MTN has announced the launch of the MTN Online School, a free online portal with learning resources and lessons, as well as additional tools…
Gamers around the world know that to successfully kill those gaming fiends out there, you have to become a gaming fiend. First step: get the equipment necessary. And what says, “I’m a gamer” more than a dedicated keyboard?
Ok, maybe a dedicated computer. But just short of buying a new computer solely for the purpose of terrorising the online community, a keyboard will suffice.
The Logitech G510 is one of the top contenders for gaming keyboard champ. Its biggest selling point is its LCD screen that has “Core Intel”. This displays server, player info and the notifications of the game your playing. Problem is, you need to look down for those stats — down, like away from the screen. Also, not every game has the option of using the screen. So choose wisely.
If that gets your heart going though, then the customisable colours for the light-up keys and screen will really get you amped for game play. The colour options are available presumably so you can colour code your components. You know, to show your friends. Oh yeah, you’re a gamer; you don’t have friends.
Lack of friends aside, it’s got mic and aux plug-ins so you can interact with all the nice virtual people out there. This is easier than the hassle of trying to plug your cables into the back of your box. Unfortunately though, you have to use the sound card that Logitech so generously provided in the keyboard, so to use your super expensive sound card, you’re going to have to go through the hassle of plugging it in the back of your box.
There are 18 — count them — customisable G-keys to do with what you will. Just make sure its not anything naughty. There are 54 possible functions you can program for each game. This is ideal for the super-gamer, but I found it a bit excessive. Other nice touches include a volume knob and music control buttons.
The G510 isn’t the prettiest piece of hardware I’ve ever seen. Not the ugliest either, but not being ugly doesn’t give it points.
I was so bowled over by my Mac’s short, flat, well-spaced keyboard that anything with a taller stroke seems primitive. But putting that prejudice aside, the stroke is solid and precise and the smooth keys felt comfortable. It is a large creature though — not for those short of desk space.
The first time I saw the G510 I was confused as to why there was a floppy wrist-rest extender piece. It is in no way solidly attached to the keyboard and since removing it, it has not found its way back.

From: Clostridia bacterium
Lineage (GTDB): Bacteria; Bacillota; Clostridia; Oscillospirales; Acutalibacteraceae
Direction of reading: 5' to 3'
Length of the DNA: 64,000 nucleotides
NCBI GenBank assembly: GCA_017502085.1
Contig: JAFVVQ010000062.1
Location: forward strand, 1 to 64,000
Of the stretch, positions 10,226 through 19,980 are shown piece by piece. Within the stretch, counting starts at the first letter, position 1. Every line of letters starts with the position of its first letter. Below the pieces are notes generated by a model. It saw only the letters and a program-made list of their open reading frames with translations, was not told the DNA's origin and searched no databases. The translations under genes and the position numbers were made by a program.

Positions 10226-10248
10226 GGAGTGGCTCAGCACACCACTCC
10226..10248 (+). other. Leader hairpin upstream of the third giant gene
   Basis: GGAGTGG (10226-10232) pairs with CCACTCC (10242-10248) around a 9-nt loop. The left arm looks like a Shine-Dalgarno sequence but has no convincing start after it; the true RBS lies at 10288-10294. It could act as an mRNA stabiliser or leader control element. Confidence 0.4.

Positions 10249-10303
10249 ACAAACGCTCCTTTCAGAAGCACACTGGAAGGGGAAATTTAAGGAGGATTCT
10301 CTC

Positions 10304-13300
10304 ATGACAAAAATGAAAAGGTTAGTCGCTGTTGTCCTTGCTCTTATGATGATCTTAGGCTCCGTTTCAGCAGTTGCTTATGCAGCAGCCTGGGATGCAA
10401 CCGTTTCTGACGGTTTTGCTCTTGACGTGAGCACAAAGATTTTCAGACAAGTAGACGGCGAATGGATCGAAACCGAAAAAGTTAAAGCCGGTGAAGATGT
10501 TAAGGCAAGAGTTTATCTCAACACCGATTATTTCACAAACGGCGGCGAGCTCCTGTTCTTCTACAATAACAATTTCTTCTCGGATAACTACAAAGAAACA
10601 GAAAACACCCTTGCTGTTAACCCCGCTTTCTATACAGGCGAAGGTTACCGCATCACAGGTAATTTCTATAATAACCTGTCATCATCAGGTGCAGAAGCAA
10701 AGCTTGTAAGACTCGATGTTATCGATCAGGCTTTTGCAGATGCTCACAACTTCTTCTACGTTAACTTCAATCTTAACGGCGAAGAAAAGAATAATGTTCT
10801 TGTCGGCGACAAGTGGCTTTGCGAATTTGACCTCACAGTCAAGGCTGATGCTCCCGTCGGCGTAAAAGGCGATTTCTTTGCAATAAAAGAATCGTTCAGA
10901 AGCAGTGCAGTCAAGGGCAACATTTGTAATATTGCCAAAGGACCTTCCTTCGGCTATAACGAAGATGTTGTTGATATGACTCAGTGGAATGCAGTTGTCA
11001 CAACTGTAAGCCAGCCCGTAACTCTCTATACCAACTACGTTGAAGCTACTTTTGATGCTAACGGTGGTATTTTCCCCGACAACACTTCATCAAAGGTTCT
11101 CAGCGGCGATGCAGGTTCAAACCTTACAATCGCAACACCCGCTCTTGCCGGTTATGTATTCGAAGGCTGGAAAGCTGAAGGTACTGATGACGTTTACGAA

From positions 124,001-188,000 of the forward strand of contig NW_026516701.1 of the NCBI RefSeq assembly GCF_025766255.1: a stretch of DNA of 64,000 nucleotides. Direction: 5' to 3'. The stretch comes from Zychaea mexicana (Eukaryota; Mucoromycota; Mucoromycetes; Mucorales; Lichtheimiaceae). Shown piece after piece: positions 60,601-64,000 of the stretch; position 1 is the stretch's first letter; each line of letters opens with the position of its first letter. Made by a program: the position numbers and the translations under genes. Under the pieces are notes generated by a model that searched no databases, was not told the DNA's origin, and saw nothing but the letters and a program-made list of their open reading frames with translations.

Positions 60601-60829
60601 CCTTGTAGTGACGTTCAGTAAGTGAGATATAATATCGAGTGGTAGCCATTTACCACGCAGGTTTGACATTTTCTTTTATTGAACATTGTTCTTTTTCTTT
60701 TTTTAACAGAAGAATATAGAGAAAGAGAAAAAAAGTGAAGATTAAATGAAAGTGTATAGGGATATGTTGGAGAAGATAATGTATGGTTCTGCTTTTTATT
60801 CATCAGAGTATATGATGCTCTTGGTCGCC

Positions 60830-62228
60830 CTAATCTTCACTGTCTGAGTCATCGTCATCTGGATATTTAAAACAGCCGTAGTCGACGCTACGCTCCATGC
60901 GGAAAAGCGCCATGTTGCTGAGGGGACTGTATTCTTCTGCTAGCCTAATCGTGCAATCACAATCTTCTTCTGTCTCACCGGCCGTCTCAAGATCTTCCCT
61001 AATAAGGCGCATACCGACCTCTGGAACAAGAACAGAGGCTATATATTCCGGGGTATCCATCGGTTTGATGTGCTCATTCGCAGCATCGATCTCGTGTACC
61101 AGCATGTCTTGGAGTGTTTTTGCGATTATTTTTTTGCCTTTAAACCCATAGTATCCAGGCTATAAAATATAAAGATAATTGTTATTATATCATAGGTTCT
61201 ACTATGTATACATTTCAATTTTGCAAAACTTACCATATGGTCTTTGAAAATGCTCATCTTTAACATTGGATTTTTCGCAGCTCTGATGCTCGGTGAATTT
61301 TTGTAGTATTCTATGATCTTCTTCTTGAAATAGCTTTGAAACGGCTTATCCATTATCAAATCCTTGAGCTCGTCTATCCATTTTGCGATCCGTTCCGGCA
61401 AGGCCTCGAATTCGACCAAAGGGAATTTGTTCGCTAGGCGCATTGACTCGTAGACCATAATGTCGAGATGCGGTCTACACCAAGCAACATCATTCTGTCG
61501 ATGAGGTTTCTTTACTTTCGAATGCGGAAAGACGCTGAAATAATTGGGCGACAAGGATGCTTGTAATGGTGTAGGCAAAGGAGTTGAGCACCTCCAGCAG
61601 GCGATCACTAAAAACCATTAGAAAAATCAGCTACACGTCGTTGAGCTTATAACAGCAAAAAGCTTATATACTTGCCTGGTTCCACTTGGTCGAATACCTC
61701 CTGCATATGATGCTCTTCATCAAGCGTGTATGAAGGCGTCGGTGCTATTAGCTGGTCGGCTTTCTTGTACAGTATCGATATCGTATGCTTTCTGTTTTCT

As a mechanism purely for typing, it doesn’t fare too well. Admittedly, it’s not really meant for that, but typing all day is my job. I got continuously frustrated with the long-stroke keys and the enormous bulk of it. There’s too much of it, and too many keys that you feel like you need to use.
During game play, though, everything was easily located. There was never a time when I found myself looking down at the keys in confusion. The comfort of the keys was most apparent here and in some ways I preferred it to my short-stroke keyboard.
I never really found that I looked down at the LCD during any game play, though. But for the dedicated gamer, I’m sure it’s a necessity.
The scrolling volume knob was a nice addition, but the slightest touch would set the volume to deafening. Then, once your ears were successfully blasted, one swipe in the other direction would turn off the sound altogether. A weightier action would be welcome.
The questions that are at the top of my mind are: how much do you actually want your keyboard to do? How many options are too many options? Is that pink back light not hot enough for you? You can change it to army green, to match your mercenary mood. I think it’s a bit silly to give an entire colour spectrum of options.
For all these features that gamers around the world pine over, the price is fairly extraordinary. You can buy a lot for US$110. And when I told a friend the price, he asked, “Does it make coffee?” Unfortunately not. Maybe it should. I think that would be a great selling point.
How much value can you put on an LCD screen and customisable buttons? Does that keystroke action really give you that gaming edge over all those 12-year-old nerds out there?
These are key questions you have to ask yourself. That, and whether life spent inside a computer life is worth it. But if you’re out to protect your virginity at all costs, then by all means, do whatever is necessary.